News & Updates

When nature calls… in a canyon

Leave No Trace - June 2, 2011

Dear Education Department,

I just went canyoneering for the first time a couple weeks ago. While we were in there, we were wondering just how exactly one goes to the bathroom in a canyon. Is there any other answer besides a WAG Bag or Restop? It might sound lazy that I don't want to carry it out, but it would be great to know all of our options.

Sincerely, Grossed Out


Dear Grossed Out,

First, we always recommend adhering to the land manager’s rules and regulations, particularly those pertaining to disposal of human waste in sensitive environments such as desert canyons. We also encourage recreationists to always consider using the lowest impact practices possible when enjoying the out of doors.

I know that the idea of packing out your human waste can be fairly (to completely) unpalatable, but there is no doubt that it leaves the least impact of any other method of disposing human waste. Both Clean Waste Kits (formerly WAG Bag):, Biffy Bags: and Restops: all very sanitary options for packing out your human waste.

I personally use a bag type system on river trips in the arid west where allowed, and have found them to be a great product for dealing with what could be a very unpleasant proposition. I’d encourage to you give some thought to the impact that you leave behind, which will undoubtedly impact other people, water, wildlife or all of the above. If you really enjoyed the place you went canyoneering, and you like the thought of it staying in the same (or better) condition as when you first visited, think about how you can minimize your individual impact the next time you venture out.

Our general guidance for proper human waste disposal in any environment is as follows –

Proper human waste disposal will allow you to:

  • Avoid polluting water sources
  • Eliminate contact with insects and animals
  • Maximize decomposition
  • Minimize the chances of social impacts

Improper disposal of human waste can lead to water pollution, the spread of illnesses such as giardia, and unpleasant experiences for those who follow.

Facilities/outhouses. Whenever possible, take time to locate and use bathrooms, outhouses, and other developed sites for human waste disposal.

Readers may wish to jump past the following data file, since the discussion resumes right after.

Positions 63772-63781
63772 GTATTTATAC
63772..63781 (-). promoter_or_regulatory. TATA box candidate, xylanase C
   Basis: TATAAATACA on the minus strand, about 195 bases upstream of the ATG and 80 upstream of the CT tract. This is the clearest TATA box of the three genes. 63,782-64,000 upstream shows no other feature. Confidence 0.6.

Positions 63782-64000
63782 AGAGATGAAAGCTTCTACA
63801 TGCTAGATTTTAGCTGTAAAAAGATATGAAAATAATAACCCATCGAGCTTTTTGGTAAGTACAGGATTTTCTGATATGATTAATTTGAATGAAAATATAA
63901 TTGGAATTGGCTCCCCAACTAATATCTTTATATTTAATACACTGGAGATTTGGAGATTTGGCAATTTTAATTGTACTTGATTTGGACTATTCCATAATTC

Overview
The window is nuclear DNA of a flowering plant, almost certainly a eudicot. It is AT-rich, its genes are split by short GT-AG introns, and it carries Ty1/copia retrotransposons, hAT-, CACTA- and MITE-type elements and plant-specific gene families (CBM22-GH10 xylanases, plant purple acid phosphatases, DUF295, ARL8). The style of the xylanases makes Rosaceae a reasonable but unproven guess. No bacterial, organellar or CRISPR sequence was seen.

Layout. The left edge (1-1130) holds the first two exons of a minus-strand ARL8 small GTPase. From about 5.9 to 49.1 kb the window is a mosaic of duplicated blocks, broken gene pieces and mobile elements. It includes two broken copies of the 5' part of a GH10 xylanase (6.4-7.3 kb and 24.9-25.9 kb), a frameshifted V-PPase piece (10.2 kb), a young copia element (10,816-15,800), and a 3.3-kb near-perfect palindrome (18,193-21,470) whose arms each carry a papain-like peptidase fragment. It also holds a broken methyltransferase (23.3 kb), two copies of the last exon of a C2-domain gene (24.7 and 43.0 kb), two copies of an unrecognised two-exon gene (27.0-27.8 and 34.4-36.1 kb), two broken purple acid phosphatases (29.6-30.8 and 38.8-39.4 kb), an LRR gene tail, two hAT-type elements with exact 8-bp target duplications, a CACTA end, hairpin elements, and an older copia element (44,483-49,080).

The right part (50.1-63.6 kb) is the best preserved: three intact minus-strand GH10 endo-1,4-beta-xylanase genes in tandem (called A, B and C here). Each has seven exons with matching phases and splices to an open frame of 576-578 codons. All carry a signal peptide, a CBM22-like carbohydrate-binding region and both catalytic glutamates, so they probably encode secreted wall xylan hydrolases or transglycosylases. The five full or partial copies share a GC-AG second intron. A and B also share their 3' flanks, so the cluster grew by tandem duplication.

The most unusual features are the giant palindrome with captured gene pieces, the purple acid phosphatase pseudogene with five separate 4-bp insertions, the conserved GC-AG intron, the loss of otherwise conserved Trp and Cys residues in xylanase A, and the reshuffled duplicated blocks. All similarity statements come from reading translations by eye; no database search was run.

Cat holes. If no facilities are available, deposit solid human waste in cat holes dug 6 to 8 inches deep at least 200 feet from water, camp,trails, and drainages. Look for organic soil under trees and away from cryptobiotic soil crusts for your cat hole site. Bring a trowel to dig the hole, and disguise it well before leaving. Ideally, the microbes found in soil break down feces and the pathogens they contain, but in the desert, this process happens very slowly, so make sure your cat hole site is well-hidden and buried deeply so it won’t be uncovered accidentally. Don’t leave human waste under rocks or in alcoves because it will decompose slowly there. If the cat hole method is ill suited to your group, it’s best to camp where an outhouse or pit toilet is available. Good cat hole sites isolate waste from water sources such as lakes, streams, dry creek beds, ravines, potholes, and other visitors. Whenever possible, use a remote location during the day’s hike to help prevent a high concentrations of cat holes near campsites.

Toilet paper. Plan ahead to pack out used toilet paper in a plastic bag. This practice leaves the least impact on the area. Packing soiled toilet paper with baby wipes deodorizes the trash bag, and the wipes help you stay cleaner. Double bagging your trash prevents any accidental contamination. Burying toilet paper in the desert is not recommended. The arid environment preserves paper—newspapers from the 1870s that were used to insulate mining cabins in the desert are still legible today. Burning toilet paper at the site is also not recommended both because it is hard to burn the paper completely and because the practice has caused wildfires. Natural toilet paper such as grass, river rocks, sticks, and snow can be surprisingly effective. If you choose to use natural toilet paper, bury it in your cat hole. Always pack out feminine hygiene products because they decompose slowly and attract animals. If you do not believe your group is capable of packing out toilet paper hygienically, your only option may be to instruct everyone to bury it in their cat holes. If you choose this option, be particularly diligent about digging down deeply enough to prevent scavenging animals from excavating the contents.

Carrying waste out. Often, visitor use is high and soils sparse in desert areas. Recreation managers seeking to protect human health and water sources employ a spectrum of toilet designs and approaches to managing human waste—even airlifting such waste out with helicopters. There are a number of products available now for packing out your own feces. One effective, low-cost option is to carry and use a homemade poop tube or to purchase a device designed specifically for transporting human waste. Some of these products allow you to dispose of human waste in landfills or trash cans, others need to be deposited in pit toilets or porta-johns. Check with local land managers or the Leave No Trace Center for Outdoor Ethics for information about these products and other appropriate disposal techniques for human waste.

Let’s protect and enjoy our natural world together

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